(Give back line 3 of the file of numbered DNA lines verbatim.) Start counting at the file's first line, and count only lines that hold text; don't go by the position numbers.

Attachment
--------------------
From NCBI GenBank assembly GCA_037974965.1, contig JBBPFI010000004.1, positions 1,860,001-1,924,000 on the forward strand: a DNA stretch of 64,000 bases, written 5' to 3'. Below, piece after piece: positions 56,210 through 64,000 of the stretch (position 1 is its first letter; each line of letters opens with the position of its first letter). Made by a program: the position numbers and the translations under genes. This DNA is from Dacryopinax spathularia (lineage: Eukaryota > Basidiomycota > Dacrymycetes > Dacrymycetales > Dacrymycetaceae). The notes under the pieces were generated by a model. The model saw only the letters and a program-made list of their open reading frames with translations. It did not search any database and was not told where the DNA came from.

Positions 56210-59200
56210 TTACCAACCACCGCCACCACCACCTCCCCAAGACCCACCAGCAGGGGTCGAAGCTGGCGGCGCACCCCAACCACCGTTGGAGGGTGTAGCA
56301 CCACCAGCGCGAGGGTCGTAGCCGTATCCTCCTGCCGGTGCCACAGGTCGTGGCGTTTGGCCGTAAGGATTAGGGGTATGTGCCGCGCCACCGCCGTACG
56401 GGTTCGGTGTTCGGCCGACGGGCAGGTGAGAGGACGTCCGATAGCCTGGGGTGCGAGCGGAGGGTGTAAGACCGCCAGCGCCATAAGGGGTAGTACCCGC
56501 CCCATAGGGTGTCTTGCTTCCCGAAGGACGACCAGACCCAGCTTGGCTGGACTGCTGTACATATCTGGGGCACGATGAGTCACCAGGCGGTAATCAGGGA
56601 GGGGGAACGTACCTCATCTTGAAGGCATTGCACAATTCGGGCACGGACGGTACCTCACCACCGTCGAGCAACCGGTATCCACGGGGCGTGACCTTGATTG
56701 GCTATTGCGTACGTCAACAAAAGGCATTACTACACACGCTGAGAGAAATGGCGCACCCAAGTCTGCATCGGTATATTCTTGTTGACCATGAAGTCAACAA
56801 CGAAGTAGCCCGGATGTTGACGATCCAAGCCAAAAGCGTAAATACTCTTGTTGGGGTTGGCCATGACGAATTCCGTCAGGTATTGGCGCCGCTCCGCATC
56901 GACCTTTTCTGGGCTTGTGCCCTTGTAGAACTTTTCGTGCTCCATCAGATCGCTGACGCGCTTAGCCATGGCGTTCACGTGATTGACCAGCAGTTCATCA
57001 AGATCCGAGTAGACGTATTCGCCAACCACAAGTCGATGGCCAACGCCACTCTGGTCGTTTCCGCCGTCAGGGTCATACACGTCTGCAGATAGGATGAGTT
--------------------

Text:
56210 TTACCAACCACCGCCACCACCACCTCCCCAAGACCCACCAGCAGGGGTCGAAGCTGGCGGCGCACCCCAACCACCGTTGGAGGGTGTAGCA